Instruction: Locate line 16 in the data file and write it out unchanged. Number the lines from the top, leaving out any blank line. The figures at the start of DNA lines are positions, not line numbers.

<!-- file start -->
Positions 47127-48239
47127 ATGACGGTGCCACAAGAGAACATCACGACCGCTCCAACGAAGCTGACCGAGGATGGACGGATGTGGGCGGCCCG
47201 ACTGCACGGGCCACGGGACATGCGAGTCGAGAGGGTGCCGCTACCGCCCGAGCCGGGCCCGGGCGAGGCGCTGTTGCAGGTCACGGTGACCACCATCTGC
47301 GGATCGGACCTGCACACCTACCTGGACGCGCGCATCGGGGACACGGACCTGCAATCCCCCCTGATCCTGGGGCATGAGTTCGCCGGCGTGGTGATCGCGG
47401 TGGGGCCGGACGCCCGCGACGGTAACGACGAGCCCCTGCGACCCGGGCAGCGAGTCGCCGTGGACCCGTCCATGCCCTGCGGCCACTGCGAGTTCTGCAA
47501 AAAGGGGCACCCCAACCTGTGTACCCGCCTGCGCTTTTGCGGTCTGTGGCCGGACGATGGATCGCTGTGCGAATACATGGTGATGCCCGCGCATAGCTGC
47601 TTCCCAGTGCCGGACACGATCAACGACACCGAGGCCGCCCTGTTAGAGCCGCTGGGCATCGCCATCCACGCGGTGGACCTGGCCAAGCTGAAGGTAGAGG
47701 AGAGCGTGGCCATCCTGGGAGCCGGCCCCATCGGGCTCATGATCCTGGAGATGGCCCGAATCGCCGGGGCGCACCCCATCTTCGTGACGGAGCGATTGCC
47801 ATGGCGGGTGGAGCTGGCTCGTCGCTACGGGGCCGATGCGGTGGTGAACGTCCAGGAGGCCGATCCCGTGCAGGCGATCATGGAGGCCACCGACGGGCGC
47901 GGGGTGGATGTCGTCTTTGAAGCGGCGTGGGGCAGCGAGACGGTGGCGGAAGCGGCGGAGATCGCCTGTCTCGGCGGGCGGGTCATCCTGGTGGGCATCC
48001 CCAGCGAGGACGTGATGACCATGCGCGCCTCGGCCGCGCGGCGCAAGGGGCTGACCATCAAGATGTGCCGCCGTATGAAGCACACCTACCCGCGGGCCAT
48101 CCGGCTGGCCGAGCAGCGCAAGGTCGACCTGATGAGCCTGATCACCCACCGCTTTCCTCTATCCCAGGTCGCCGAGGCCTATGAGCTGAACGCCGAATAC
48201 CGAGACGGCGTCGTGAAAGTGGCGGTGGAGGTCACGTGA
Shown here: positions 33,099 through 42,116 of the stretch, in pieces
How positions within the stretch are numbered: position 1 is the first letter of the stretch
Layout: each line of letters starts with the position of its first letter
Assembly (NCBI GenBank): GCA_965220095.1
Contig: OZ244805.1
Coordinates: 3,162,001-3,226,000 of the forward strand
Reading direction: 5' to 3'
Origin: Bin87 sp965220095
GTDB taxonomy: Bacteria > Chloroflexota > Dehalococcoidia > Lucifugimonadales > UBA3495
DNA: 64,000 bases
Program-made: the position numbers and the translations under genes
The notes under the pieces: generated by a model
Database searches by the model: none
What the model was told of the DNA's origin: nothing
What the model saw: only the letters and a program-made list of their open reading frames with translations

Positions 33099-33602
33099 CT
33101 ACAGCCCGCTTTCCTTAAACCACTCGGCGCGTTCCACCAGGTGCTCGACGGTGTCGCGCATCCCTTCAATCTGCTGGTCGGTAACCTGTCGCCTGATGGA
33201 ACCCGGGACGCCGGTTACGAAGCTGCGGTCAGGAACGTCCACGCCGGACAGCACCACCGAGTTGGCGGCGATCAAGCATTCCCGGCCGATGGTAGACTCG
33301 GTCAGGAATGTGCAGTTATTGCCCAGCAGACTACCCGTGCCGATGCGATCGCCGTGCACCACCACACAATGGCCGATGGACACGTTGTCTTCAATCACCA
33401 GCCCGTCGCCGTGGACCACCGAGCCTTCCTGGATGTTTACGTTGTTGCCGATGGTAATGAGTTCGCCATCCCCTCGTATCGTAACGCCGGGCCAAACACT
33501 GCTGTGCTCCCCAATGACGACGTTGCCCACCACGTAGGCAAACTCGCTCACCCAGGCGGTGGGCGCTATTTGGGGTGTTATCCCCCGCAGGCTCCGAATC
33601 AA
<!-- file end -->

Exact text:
Layout: each line of letters starts with the position of its first letter